> Any functions defined within any script element have a global scope across the entire current document.
The issues Google ran into were as it gets popular you need a more server horse power, and the work of keeping things secure is pretty high.
That said I always enjoyed using chartserver :-) so I presume I would enjoy using this. But what I'd really like is a package for python or perl I could load up behind an nginx instance and make this a local feature.
We revisit the deprecation of Chartserver every couple of months (I believe it's had two stays of execution), so there might be some life left in that old code.
Services like this, are one of the things that keeps up 'Google's not just in it for the money' cred, I'm going to be really sorry to see it go.
Isn't that right there an example, or warning, or admonition, or something, suggesting that you not use external services for essential features? I know that no page is likely to last more than five years, but there are going to be many pages that outlast services like this.
Or am I missing the target use case?
Check out: http://smashrun.com/chris.lukic/overview
It uses both D3 and ChartServer, but there's no way I'll ever get the page load to something comparable using only d3.
Again, Chartserver has had a number of stays of execution. Officially, we're killing it in 2015, but it would surprise me. Usage numbers just haven't been what you would expect from a deprecated product.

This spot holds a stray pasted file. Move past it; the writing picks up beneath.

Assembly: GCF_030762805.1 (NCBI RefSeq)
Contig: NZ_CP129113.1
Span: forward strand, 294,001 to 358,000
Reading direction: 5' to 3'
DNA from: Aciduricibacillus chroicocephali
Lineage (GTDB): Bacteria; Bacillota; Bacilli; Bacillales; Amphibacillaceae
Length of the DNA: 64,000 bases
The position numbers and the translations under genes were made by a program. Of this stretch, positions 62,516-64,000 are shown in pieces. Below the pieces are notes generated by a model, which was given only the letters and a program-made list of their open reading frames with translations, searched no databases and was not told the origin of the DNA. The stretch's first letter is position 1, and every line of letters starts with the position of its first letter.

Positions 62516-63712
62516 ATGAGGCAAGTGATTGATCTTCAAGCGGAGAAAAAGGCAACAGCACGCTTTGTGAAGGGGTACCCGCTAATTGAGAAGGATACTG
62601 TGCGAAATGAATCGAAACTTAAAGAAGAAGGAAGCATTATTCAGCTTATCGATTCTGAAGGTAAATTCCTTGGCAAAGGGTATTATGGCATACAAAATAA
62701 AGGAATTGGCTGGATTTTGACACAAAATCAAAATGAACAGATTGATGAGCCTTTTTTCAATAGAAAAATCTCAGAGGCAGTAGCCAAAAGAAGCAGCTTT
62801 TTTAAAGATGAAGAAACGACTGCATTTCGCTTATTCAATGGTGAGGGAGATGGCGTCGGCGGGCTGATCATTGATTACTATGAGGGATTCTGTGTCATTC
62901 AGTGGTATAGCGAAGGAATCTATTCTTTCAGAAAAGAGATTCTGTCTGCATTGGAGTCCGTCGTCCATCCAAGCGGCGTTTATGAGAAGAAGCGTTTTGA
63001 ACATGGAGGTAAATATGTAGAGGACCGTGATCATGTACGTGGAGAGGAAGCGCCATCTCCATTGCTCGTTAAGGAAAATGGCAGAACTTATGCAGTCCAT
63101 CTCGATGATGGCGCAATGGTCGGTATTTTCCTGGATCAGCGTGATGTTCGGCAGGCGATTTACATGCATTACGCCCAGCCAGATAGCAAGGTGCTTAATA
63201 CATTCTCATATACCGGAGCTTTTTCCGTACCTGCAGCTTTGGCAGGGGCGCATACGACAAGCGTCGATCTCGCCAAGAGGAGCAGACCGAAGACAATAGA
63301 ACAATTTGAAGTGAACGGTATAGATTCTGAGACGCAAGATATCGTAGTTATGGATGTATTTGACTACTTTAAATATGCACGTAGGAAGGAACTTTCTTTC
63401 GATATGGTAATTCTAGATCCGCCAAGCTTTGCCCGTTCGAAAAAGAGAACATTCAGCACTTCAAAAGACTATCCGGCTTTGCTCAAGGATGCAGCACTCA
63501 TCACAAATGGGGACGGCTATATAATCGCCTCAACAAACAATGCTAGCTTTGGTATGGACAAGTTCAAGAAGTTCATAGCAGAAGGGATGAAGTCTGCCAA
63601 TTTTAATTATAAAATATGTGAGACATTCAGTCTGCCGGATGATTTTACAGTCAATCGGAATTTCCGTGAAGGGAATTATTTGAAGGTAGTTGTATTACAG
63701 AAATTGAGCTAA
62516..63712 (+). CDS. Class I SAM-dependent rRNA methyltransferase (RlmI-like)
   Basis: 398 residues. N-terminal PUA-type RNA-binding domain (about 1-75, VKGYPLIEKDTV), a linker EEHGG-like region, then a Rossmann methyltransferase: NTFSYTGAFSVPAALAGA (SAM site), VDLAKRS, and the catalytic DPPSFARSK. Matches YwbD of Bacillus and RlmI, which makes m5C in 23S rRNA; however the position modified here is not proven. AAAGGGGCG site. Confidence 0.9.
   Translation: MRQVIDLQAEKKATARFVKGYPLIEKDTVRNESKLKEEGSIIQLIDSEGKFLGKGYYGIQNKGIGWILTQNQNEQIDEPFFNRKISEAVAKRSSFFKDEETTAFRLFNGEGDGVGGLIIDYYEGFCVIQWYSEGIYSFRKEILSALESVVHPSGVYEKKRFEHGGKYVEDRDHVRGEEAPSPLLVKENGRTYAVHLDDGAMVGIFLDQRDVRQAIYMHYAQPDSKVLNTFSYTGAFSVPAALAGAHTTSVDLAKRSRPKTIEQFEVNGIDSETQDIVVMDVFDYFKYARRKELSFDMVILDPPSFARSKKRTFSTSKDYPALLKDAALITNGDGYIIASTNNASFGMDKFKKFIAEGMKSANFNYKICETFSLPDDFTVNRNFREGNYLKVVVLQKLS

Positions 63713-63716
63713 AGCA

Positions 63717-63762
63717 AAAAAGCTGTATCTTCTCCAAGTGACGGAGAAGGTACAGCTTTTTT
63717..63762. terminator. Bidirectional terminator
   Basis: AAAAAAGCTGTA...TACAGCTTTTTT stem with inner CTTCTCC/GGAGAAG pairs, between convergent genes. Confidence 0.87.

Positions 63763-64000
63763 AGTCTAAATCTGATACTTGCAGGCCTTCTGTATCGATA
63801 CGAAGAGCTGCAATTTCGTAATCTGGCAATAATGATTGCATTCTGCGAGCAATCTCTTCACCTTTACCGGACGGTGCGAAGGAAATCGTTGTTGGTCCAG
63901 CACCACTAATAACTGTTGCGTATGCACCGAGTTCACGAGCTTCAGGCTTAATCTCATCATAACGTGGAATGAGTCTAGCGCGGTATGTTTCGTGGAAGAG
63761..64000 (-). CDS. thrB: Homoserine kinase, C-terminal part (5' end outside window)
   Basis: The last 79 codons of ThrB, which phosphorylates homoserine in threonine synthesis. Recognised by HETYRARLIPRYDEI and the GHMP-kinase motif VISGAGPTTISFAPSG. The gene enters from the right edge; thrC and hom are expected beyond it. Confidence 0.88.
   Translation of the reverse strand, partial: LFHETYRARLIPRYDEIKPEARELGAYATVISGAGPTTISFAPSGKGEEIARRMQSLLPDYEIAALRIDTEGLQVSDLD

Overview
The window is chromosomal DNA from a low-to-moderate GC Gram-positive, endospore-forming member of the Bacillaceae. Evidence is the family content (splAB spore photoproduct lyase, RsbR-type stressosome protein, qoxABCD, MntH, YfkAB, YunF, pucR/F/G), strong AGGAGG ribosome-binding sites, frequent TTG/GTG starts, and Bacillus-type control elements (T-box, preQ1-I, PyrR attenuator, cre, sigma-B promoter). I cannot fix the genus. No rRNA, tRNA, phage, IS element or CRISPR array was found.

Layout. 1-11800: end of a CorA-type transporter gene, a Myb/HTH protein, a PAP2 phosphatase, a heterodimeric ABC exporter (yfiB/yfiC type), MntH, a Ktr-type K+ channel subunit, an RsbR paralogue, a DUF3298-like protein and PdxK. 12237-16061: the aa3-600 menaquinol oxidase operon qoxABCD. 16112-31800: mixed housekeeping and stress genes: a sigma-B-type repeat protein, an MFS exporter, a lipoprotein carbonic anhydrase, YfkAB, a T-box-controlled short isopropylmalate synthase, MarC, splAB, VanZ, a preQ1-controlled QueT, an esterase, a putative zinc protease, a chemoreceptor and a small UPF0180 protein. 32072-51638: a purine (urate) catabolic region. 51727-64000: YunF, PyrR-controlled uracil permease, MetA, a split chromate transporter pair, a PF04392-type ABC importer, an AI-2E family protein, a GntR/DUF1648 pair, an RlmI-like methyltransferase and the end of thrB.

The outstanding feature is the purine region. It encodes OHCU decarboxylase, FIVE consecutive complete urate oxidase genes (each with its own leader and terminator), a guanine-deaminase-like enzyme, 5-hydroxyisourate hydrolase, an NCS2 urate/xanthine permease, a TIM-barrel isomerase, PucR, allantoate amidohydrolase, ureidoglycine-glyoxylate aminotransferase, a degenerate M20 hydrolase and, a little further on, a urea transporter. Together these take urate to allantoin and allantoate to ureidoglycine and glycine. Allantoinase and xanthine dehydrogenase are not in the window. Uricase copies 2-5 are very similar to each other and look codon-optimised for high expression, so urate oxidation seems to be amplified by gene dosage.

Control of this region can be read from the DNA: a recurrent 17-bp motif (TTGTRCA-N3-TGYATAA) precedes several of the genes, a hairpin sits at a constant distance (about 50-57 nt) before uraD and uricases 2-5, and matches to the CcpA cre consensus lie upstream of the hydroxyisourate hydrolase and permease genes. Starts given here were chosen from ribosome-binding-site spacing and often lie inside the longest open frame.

I think that's a significant difference, in that the <object> variant of this API has the potential for access to the chart elements for styling and interactivity.
I really like the idea of 'server driven charts' for easy web pages and illustration. But I would rather have it be something I could put on an Raspberry Pi in my network so that I didn't have to worry either about the privacy issues or it going away (as Chartserver has been trying to do :-).
 Imagine what will happen if placekitten.com gets sold to some porn aggregator.
Additionally, you would be surprised at how much could be accomplished in that department with just CSS.
However the actual embedded code for the example and the resultant chart is:
My immediate reaction to seeing the wrong chart being displayed for some example code was that your system just didn't work properly.
As this is the first thing anyone sees when visiting the project, it might be a good thing to change.
For example, sometimes this is funny, and sometimes it isn't, depending on which label is assigned to which color (seemingly random).
Edit: I guess Middleman isn't the only SSG :)
- Let me choose the colors
- Let me add or remove bullets on the line charts
- Let me control the axes
- Let me add a grid
Love it! Keep it up.
but the chart shows the last bar going to six.
The URL makes it apparent that it's just a typo, but it's the literally the first thing on the page :)
I could see this going viral on sites like Pinterest or Tumblr, but I found that when I added this into Tumblr, it wouldn't save the post.
I like it.